Repost from the Benicia Herald
[Editor: For a perspective from the ISO Working Group, see here. For more background on the ISO proposal, see here. – RS]
Council denies mayor’s request for ISO rehearing
In yet another marathon meeting that lasted almost until midnight, the Benicia City Council voted 3-2 to reject Mayor Elizabeth Patterson’s request to rehear the council’s June 19 vote on reviewing a draft Industrial Safety Ordinance (ISO) for the city. The matter will not be heard again until November at the earliest.
Patterson first requested an ISO reminiscent of the ordinance offered by Contra Costa County following the May 5, 2017 flaring incident at the Valero Benicia Refinery. The issue was not discussed again until June 19 when the decision to review a proposed ISO was struck down, with councilmembers Tom Campbell, Mark Hughes and Alan Schwartzman casting the opposing votes. The general consensus was that a city ISO would be duplicative of the state ISO, which was already based on Contra Costa’s ISO, although the majority felt Valero needed to improve gaps in communication. Additionally, Campbell and Schwartzman said they would change their votes if proposed air quality monitors were not installed by November.
On June 28, Patterson submitted a request for rehearing. At Tuesday’s meeting, Patterson said there were three choices on the table: deny the reconsideration, approve reconsideration for the staff recommendation of an Oct. 2 rehearing while the draft ISO was reviewed or approve reconsideration and agendize the matter for an even earlier meeting, possibly July 24. Among other things, Patterson felt the request to review a draft ISO was not addressed at the previous meeting.
“No need to consider adopting the draft,” she said. “Let’s have a third-party expert in the subject area with public interest, experience and knowledge and legal sufficiency review.”
Additionally, Patterson felt the motion taken by the council did not address what was in the air, provide funds to support staff engagement, tell schools or workplaces what to do during a shelter in place or address what happens at the county level.
“I am asking for reconsideration for review of the draft Industrial Safety Ordinance, not for adoption, not for revision, just a review and report back to the council so we all can be on the same page when it comes to local questions that have been raised about what it does and does not know,” Patterson said.
Speaking on behalf of the ISO Working Group was local attorney Terry Mollica, who said the stipulations requested by the council seemed promising but did not authorize staff to do homework to enable the council to take action in November if nothing changed.
“Not taking action on the reconsideration would just be kicking the can down the road,” he said.
Among other things, Mollica felt certain practices needed evaluation and review, particularly the prevention of power failures.
“Power failures are a fact of life and foreseeable in this community,” he said. “We know that this is a risk that this could happen again, so what steps should be taken to mitigate that issue and has it been adequately mitigated already?”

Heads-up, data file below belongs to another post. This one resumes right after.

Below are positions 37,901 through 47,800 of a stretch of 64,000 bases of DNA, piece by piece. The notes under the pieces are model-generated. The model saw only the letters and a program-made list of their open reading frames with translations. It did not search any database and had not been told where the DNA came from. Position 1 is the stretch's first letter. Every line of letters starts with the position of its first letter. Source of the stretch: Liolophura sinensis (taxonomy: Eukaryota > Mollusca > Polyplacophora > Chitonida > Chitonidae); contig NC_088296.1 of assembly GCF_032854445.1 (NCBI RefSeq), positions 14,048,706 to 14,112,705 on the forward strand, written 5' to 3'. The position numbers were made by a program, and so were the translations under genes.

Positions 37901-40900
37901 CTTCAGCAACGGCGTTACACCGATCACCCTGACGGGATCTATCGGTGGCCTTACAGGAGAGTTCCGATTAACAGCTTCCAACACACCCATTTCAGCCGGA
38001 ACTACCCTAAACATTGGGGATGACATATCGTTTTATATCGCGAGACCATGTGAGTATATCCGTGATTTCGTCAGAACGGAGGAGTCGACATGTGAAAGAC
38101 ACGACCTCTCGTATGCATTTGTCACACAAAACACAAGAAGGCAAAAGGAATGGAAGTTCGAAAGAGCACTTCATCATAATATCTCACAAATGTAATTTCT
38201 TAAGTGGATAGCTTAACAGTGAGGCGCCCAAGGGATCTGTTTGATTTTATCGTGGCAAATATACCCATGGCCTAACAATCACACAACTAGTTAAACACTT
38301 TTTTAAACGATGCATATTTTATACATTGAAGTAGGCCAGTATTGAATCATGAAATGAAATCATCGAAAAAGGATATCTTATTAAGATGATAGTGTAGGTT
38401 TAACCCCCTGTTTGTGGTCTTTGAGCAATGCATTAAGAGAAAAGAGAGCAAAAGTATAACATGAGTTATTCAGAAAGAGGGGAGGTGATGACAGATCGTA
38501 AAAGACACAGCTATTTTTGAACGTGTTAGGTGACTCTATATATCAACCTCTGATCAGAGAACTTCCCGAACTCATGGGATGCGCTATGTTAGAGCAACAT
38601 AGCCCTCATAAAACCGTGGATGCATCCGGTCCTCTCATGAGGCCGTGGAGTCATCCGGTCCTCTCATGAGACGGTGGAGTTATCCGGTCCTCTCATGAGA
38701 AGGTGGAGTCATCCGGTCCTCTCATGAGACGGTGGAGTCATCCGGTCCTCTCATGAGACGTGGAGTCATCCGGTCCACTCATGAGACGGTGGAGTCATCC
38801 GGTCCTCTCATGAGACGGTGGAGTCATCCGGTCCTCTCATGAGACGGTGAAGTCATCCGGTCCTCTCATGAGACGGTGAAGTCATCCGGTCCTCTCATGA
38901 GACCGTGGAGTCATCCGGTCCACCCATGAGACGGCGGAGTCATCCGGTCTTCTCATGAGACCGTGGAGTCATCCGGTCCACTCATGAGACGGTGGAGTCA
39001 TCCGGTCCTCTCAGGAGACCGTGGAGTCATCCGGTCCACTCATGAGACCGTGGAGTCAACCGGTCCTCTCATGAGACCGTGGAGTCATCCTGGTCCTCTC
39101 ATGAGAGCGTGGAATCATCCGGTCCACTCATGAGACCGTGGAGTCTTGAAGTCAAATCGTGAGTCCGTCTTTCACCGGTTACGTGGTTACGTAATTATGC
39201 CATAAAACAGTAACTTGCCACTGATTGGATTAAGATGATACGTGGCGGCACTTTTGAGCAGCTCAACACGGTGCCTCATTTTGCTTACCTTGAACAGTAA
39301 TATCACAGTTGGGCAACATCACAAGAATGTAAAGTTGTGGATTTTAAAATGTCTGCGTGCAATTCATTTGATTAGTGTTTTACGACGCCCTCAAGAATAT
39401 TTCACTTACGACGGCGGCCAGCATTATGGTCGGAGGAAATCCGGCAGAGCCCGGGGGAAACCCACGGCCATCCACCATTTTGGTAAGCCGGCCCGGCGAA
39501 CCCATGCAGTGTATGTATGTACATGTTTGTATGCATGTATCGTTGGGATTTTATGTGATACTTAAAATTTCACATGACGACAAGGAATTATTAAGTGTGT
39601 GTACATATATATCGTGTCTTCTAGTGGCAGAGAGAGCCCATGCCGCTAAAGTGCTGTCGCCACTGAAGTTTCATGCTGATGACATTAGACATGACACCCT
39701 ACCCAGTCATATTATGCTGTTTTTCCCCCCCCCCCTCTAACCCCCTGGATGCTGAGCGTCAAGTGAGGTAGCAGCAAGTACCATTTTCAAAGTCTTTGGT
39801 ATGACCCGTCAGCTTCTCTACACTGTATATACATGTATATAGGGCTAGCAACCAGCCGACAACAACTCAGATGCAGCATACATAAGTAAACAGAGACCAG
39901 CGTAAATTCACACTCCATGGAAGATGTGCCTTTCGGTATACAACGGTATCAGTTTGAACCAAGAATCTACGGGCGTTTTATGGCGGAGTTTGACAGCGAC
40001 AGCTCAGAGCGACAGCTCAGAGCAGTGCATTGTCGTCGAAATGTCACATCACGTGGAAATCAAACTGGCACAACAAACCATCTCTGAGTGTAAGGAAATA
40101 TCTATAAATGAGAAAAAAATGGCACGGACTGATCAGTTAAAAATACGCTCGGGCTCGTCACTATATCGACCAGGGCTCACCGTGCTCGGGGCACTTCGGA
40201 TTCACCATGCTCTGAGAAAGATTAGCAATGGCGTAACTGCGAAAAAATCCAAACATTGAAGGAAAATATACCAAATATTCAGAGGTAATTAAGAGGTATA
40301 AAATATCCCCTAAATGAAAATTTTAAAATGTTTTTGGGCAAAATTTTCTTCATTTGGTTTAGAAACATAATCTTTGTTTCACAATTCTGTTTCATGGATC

Valero representatives also spoke to discuss issues brought up at the previous meeting, including the need for information related to the 2017 incident, establishing clear lines of communication, and installing fenceline monitors within 6 months,
“Valero heard very clearly the City Council’s expectations from that meeting,” Don Wilson, the vice president and general manager of the Benicia refinery, said.
Wilson then introduced Rich Walsh, the vice president and deputy general counsel of Valero’s corporate office, who discussed what the Benicia refinery was doing to address the points raised.
“We listened back through all the discussions from the last council meeting,” he said. “We realized we’ve gotta do a better job of communicating.”
Walsh noted in a PowerPoint presentation that a fenceline monitoring team began hosting weekly meetings with engineers and planners as well as representatives from the city, Fire Department and PG&E, and anticipates field construction along the refinery’s fenceline to commence soon.
In regards to the 2017 incident, the PowerPoint noted that Valero has requested a review of PG&E’s overall maintenance program and risk ranked all proposed PG&E work on Valero equipment.
Finally, the presentation discussed actions Valero would do to improve communication. These included providing a 72-hour incident report, collaborating with the city to establish shelter-in-place and evacuation criteria and procedures, coordinating with the Fire Department to incorporate Valero information into the AlertSolano system and work to increase the number of registrants for said system.
“Nobody has more of an incentive to make sure this (incident) doesn’t happen again than us,” Walsh said.”This was a tremendous loss for us.”
After a lengthy public comment period that brought out people from both sides of the issue, the council ultimately voted to deny Patterson’s request for a rehearing, with Patterson and Vice Mayor Steve Young voting in favor of a rehearing, and Campbell, Hughes and Schwartzman voting against.
In other matters, the council voted 4-1 to delay discussion of placing a port tax on the ballot for the 2020 election. Schwartzman was the lone “no” vote.
The council is next scheduled to meet on Tuesday, July 24.
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